Marmot Maps: Using Spy Satellites to Evaluate Ecological Impact
“The real problem of humanity is the following: we have paleolithic emotions; medieval institutions; and god-like technology” – E.O. Wilson
In this phenomenal image activity, students will use Cold War spy satellite images to analyze how organisms can change and shape an agricultural landscape. Marmota, a genus of burrowing rodents, and their burrows that can be seen from space, are the focus for this case study. Students will use images and text from a research paper to understand the ecological impacts of the marmots.
This spy Satellite data was featured in an article in The Scientist as well as additional research published in Remote Sensing in Ecology and Conservation.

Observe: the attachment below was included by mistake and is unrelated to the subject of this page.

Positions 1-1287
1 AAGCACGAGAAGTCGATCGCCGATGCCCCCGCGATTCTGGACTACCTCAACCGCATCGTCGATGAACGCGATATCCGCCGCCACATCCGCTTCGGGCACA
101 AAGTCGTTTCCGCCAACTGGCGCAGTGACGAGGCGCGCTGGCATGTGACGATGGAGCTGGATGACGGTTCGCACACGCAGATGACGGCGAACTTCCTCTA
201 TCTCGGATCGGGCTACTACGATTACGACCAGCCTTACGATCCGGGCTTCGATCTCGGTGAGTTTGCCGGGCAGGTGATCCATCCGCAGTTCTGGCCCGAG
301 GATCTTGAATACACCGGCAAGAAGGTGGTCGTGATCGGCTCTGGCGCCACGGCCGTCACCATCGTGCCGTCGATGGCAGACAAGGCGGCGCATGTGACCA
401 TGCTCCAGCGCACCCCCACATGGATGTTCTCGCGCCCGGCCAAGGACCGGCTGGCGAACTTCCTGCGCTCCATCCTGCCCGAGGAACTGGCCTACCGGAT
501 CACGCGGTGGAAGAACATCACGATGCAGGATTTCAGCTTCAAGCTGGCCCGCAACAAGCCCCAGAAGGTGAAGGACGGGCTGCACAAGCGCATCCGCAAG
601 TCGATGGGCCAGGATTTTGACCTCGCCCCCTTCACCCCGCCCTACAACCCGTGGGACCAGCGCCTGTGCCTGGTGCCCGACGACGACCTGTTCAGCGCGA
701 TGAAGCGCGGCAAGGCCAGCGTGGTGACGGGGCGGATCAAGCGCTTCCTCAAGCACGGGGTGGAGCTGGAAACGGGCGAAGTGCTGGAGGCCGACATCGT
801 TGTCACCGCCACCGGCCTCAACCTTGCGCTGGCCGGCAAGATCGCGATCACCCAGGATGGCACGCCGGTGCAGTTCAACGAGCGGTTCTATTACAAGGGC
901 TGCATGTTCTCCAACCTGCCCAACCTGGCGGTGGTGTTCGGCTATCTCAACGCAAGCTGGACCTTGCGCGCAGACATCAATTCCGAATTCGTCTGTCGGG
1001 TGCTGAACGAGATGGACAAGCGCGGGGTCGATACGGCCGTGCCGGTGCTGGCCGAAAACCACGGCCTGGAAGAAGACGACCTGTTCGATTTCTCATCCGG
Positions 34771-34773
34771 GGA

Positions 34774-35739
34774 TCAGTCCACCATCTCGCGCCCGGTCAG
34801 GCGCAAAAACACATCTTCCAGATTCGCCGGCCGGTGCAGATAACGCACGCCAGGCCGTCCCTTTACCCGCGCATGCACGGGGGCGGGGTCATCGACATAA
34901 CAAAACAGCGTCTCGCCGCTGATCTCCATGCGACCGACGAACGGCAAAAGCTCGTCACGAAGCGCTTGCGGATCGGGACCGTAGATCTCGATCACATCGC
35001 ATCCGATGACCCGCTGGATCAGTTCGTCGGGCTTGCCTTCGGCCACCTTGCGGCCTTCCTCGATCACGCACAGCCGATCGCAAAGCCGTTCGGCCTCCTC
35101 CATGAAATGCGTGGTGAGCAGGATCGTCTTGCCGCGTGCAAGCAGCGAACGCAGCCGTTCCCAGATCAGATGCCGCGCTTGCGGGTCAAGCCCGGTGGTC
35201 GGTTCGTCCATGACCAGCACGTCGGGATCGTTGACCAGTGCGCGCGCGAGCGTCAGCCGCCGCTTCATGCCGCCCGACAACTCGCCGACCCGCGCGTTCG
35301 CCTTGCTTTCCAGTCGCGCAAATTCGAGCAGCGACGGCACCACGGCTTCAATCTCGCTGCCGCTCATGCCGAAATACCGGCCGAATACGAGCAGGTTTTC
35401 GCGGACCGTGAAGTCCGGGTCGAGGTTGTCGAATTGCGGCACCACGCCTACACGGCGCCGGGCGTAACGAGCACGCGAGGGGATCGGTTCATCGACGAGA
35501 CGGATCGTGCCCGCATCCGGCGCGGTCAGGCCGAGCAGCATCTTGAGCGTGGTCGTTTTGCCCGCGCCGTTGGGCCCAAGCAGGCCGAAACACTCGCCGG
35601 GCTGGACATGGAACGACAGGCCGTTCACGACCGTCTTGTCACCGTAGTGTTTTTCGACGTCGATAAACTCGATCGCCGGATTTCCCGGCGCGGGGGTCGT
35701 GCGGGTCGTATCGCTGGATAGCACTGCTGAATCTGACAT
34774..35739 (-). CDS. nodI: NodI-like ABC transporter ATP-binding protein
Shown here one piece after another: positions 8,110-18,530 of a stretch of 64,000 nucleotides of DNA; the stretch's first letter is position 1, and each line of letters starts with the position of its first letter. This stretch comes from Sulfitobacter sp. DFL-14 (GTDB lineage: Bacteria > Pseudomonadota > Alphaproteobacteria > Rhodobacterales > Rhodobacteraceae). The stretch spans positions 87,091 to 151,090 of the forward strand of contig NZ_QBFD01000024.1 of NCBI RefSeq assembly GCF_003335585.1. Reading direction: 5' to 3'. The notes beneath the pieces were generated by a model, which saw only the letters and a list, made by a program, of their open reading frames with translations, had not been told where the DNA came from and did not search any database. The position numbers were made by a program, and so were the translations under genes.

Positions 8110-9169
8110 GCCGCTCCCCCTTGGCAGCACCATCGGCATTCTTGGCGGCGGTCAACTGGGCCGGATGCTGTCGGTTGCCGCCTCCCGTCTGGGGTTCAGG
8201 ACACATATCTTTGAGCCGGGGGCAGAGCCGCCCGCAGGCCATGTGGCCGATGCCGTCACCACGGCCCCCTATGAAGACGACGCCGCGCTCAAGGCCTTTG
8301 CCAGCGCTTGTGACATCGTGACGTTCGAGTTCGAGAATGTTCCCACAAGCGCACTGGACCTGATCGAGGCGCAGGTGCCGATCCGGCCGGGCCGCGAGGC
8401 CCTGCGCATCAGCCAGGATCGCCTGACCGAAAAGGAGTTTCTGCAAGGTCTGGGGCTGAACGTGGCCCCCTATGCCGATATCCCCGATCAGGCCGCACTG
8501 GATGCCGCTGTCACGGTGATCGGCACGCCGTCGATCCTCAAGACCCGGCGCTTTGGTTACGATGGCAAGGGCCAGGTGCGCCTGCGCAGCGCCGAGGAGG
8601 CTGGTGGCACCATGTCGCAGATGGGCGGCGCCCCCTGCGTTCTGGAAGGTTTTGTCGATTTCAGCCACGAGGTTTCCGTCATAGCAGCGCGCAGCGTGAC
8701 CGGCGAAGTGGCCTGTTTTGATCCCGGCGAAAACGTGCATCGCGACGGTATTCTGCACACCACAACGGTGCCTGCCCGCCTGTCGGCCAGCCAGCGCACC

While the phenomenal activity focuses on the Eurasian Bobak Marmot, students can compare and contrast this free-range Marmot to one of the more well-known species of North American Marmot – the groundhog. Ask your students, how important are each of these Marmota species as ecosystem engineers/keystone species in each of their places?
Marmots from space: assessing population size and habitat use of a burrowing mammal using publicly available satellite images
Cold War spy satellite images reveal long-term declines of a philopatric keystone species in response to cropland expansion